Ansel Adams is one of the world’s most famous photographers and environmentalists. His epic black-and-white landscape photographs captured wild America like it had never been seen before, as a vast chasm of unspoiled wilderness. His art demonstrated a man who was both technically skilled and deeply ambitious, venturing into America’s remote areas to capture its beauty. Through his tireless work as photographer, activist, writer, and lecturer, he also supported the preservation of the natural world so that we could all continue to enjoy it for generations to come.
1. As a Child Ansel Adams Was Injured During an Earthquake
When he was just four years old, Ansel Adams was thrown to the ground during an earthquake in the sand dunes of the Golden Gate. He badly broke his nose, leaving him with a distinctive feature for the rest of his life.
2. He Nearly Became a Musician
As a child, Ansel Adams showed little interest in school. Instead, he spent many years teaching himself how to read music and play the piano. He then moved on to formal lessons. In fact, he became so skilled that he almost considered becoming a professional musician. Photography would later eclipse the artist’s love of music. But this early life experience in concentration, order, and discipline set the foundation for his art.
3. He Was a Member of the Sierra Club
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Ansel Adams joined the Sierra Club in 1919, an environmental group established to preserve the natural wilderness of the Yosemite Sierra. He spent as much time as he could in the Yosemite Sierra. In years to come, he even became the keeper of the club’s LeConte Memorial Lodge. During the group’s hikes and camping trips, Ansel Adams was able to soak up the sublime wonder of the landscape. It was then that he began his career as a pioneering American photographer. Adams published his first photographs in the club’s 1922 bulletin and held his first one-man exhibition at the club’s San Francisco headquarters in 1928. In 1934, he became a member of the Sierra Club’s board of directors.
4. Ansel Adams Was a Great Environmentalist
Through his stunning photography work that took in vast swathes of the American landscape with sharp detail and crisp focus, Ansel Adams was able to present to the world just how wondrous and important this part of the world was. Many Americans had never witnessed these parts of the wilderness before, so Adams’ photography opened their eyes to the world in a whole new way. His soaring, dramatic imagery became the catalyst for the American conservation movement, allowing them to preserve the sacred sanctity of national parks that still exist today. He also fought tirelessly as an activist against the industrialization and resortism of the American outback, helping to save great stretches of land from destruction.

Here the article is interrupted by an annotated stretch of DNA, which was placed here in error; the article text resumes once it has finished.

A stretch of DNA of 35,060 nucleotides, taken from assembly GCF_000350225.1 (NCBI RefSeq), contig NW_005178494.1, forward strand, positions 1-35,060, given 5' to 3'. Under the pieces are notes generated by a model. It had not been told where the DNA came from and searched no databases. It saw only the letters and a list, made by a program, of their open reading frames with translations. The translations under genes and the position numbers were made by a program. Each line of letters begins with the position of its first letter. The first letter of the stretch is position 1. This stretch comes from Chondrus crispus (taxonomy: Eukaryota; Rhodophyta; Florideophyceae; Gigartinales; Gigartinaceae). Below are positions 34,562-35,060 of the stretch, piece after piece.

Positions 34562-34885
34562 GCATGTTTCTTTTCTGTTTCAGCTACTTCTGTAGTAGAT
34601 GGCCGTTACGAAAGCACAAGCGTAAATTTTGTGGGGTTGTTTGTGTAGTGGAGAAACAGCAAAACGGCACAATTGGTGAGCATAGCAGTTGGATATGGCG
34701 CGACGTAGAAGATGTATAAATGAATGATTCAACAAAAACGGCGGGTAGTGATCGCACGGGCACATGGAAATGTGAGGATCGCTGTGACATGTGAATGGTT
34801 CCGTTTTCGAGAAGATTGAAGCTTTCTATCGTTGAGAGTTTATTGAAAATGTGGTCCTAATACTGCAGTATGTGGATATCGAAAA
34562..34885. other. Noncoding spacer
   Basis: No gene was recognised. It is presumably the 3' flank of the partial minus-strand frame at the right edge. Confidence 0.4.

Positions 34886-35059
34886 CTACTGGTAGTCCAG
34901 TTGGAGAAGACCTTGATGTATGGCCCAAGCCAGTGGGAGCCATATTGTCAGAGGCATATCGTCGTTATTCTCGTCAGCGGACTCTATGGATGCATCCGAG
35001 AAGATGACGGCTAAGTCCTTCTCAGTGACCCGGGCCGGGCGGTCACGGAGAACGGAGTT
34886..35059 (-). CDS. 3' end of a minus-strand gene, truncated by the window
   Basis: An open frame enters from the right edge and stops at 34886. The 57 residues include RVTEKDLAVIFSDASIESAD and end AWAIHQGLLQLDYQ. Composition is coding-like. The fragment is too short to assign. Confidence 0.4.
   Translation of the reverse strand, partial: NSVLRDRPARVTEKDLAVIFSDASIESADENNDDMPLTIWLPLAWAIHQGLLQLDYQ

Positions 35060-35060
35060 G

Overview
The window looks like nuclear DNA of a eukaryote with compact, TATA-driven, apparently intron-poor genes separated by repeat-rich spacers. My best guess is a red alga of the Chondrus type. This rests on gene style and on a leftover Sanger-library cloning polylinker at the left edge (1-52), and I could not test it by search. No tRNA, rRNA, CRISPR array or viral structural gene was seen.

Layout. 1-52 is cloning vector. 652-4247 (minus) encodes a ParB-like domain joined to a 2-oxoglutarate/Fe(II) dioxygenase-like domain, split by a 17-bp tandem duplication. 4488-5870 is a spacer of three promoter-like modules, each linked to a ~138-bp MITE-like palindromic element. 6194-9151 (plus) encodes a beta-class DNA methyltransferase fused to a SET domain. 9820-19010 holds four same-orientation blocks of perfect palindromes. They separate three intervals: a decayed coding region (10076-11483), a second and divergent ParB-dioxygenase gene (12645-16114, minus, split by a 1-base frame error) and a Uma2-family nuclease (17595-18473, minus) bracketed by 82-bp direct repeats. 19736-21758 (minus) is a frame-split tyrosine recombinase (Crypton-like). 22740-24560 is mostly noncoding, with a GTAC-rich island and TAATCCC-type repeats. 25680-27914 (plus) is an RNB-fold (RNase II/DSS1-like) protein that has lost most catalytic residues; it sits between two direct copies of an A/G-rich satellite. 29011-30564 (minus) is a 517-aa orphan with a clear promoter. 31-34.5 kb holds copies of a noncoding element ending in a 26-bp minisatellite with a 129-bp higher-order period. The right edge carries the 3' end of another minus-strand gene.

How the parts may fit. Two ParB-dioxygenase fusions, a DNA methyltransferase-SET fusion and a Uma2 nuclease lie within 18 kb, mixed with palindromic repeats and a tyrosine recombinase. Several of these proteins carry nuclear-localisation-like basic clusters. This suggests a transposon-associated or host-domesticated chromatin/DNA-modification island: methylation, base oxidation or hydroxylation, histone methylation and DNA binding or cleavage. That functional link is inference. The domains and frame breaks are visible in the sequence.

5. He Rarely Included People in His Photographs
Ansel Adams rarely included people in his photographs, choosing instead to zero in on the incredible, sublime awe of nature. Some critics said his photographs lacked humanity and accused him of ignoring the wider political issues that were being documented by other photographers of his day. But looking back, his art is part of a legacy of Romanticist American landscape art alongside the great painters Thomas Cole, Frederic Edwin Church, and Albert Bierstadt.
6. One Photograph Made Him Famous
The one single photograph that made Adams famous was Monolith, the Face of Half Dome, Yosemite National Park, 1927, taken during a treacherous journey through Yosemite’s LeConte Gully trail with a small group of four loyal friends. Together they made a 4,000-foot climb through heavy snow to reach the epic view seen in this image. Adams later called taking this image “one of the most exciting moments of my photographic career.”
7. Ansel Adams Now Has Artworks in Museum Collections Around the World
Today Ansel Adams has photographs in museum collections around the world, and they are a great testament to the artist’s wild and adventurous spirit. He has a large collection of photographs in the Museum of Modern Art in New York which span much of his career, from the 1920s all the way to the late 1960s.